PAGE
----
Monday, August 29, 2011
It kind of looked like a topographic map had been added to the cover. The item was dry when I received it, and my best guess is it had been in the path of a periodic leak. The drying and subsequent wetting of the item could cause rings of varying sizes. A close up of the title and images:Sediment from the water was left at the edges of the puddles as the water dried, creating dark rings of hardened sediment. The rings from a slightly different angle:
The cover of the book has a glossy finish which both saved this item from being destroyed and allowed for cleaning. Using a cotton swab dipped in distilled water, I carefully tested one small area of the cover to see if it would come clean. This test showed positive results and I began slowly cleaning the entire cover. After a bit of cleaning, this was the result:
The top layer of dirt was removed from the majority of the cover and many cotton swabs were used in the process. Blotter paper was put on both sides of the front cover and the item was placed under weights overnight. This process helped to draw out any remaining dampness from the cover and help prevent further warping from water absorption.
After the remaining area of dirt had been cleaned, I was left with only the toughest areas of residue to clean.
The first layer of dirt had been easy to lift with just a damp cotton swab. However for this next phase of cleaning, I swabbed on a bit of distilled water and let it sit for about one minute before I began lifting the dirt with a damp cotton swab. This technique proved quite effective, though I was careful to keep the water used on the item to a minimum. If I had to leave the item for any substantial amount of time I would sandwich it between blotter paper and put it under weights.
The result of this detailed work is an item that looks remarkably beautiful when compared to its pre-preservation state:
There is still a bit of staining along the top edge where the water was able to migrate between the glossy top layer and the backing paper. Removal of a section of the glossy layer might aid in further cleaning, however I am reluctant to remove it as it includes the grid design seen throughout the cover. A custom phase box will be the last step in preserving this item. I leave you with one final shot of the title and images:
- Lacy Stoneburner, Preservation Librarian
Thursday, August 25, 2011
On August 26, 1920, the 19th Amendment to the United States constitution, granting women the right to vote, became law. Here in Massachusetts the state legislature had approved in June "An Act to Enable Women Voters to Vote at Primaries and Elections When Qualified." You can read the preamble to that Act on the right, and the full text of the Act is available through the State Library's website.
A celebration of Women's Equality Day will take place on Friday, August 26, from 11am to noon at the Swan Boats Pavilion of the Boston Public Garden. Massachusetts Attorney General Martha Coakley and Boston Mayor Thomas M. Menino will be the guest speakers. You can find more information about this event at the Attorney General's website.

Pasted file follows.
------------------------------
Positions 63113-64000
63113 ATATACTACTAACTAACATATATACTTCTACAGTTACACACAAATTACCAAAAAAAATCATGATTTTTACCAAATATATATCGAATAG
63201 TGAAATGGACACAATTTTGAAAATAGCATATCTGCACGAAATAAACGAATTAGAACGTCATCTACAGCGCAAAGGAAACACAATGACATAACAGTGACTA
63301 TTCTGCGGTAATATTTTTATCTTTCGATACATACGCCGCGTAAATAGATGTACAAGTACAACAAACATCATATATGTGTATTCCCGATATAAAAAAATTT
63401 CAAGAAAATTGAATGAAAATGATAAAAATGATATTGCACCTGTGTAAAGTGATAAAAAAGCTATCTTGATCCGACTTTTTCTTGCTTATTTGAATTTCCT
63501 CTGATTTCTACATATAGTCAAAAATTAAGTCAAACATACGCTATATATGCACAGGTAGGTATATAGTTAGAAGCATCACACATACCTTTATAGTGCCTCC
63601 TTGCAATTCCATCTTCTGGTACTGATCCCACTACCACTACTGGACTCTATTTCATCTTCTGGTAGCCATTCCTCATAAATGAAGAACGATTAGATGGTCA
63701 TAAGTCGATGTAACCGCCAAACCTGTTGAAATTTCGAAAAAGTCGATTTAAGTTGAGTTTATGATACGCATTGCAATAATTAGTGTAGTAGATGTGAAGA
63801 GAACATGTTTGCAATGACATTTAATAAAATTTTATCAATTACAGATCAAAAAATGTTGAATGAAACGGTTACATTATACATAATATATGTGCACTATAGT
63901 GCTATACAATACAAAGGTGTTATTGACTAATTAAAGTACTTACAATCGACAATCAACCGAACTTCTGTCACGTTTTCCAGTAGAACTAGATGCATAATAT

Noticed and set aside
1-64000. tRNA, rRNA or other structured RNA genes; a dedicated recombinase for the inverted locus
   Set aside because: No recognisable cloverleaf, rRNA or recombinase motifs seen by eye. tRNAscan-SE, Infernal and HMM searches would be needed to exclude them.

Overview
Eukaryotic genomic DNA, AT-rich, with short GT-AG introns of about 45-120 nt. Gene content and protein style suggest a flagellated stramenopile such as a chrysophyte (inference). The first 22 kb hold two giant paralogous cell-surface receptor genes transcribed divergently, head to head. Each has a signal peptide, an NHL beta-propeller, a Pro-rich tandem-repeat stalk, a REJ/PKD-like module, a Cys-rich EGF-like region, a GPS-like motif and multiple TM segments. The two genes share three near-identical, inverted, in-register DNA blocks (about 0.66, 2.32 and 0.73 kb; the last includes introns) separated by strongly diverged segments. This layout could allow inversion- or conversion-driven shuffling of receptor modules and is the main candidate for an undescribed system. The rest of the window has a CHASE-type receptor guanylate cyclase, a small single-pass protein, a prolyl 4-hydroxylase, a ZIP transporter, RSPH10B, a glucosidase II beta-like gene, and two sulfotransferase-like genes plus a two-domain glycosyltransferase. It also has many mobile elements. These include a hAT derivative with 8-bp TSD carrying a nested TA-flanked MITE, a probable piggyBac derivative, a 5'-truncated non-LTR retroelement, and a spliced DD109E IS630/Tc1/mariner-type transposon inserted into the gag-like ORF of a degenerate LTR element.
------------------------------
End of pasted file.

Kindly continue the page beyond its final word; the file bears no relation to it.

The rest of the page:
Monday, August 22, 2011
Join us for a Brown Bag Lunch
On Thursday, August 25th, 2011
State Library of Massachusetts
Room 442 State House
12 until 1:30 PM
Bring your lunch and join us to hear Dr. John Warner,
Archivist of the Commonwealth, speak about resources
and programs of this important division of the Secretary
of State’s office. He will provide handouts and will answer
questions about the historical documents available for researchers
at this Columbia Point, Boston, location.
To register, RSVP to: http://www.surveymonkey.com/s/H2NTJXB
You may also let us know you will attend by calling the Reference
Department at 617-727-2590 of e-mailing to firstname.lastname@example.org
Sponsored by the Friends of the State Library
Thursday, August 4, 2011
The mind ought sometimes to be diverted, that it may return the better to thinking.
Lacy Stoneburner, Preservation Librarian
Tuesday, August 2, 2011
As part of a long-term State Library project to make as many collections as possible available to the public through the web, we have been at work since late 2007 digitizing a collection of World War I portraits given to the State Library by the Boston Globe in 1935. With over 8,000 photographs and three times as many corresponding biographical cards, we have also created a database that includes basic information about each soldier – assignment, rank, merit awards, and sometimes even extra facts from newspaper clippings.
On July 20, scanning was finally completed—8,487 New England soldiers yielded over 11,000 images! The final photograph is of J.W. Zwinge, member of the 101st Field Artillery, Battery A. Although the last photo scan suggests the end of an era, the database will continue to grow with over 25,000 biographical cards that have yet to be added. In addition, over the coming months these images will be added to our digital repository. To view a selection of photos from the collection, please visit the State Library's Flickr page.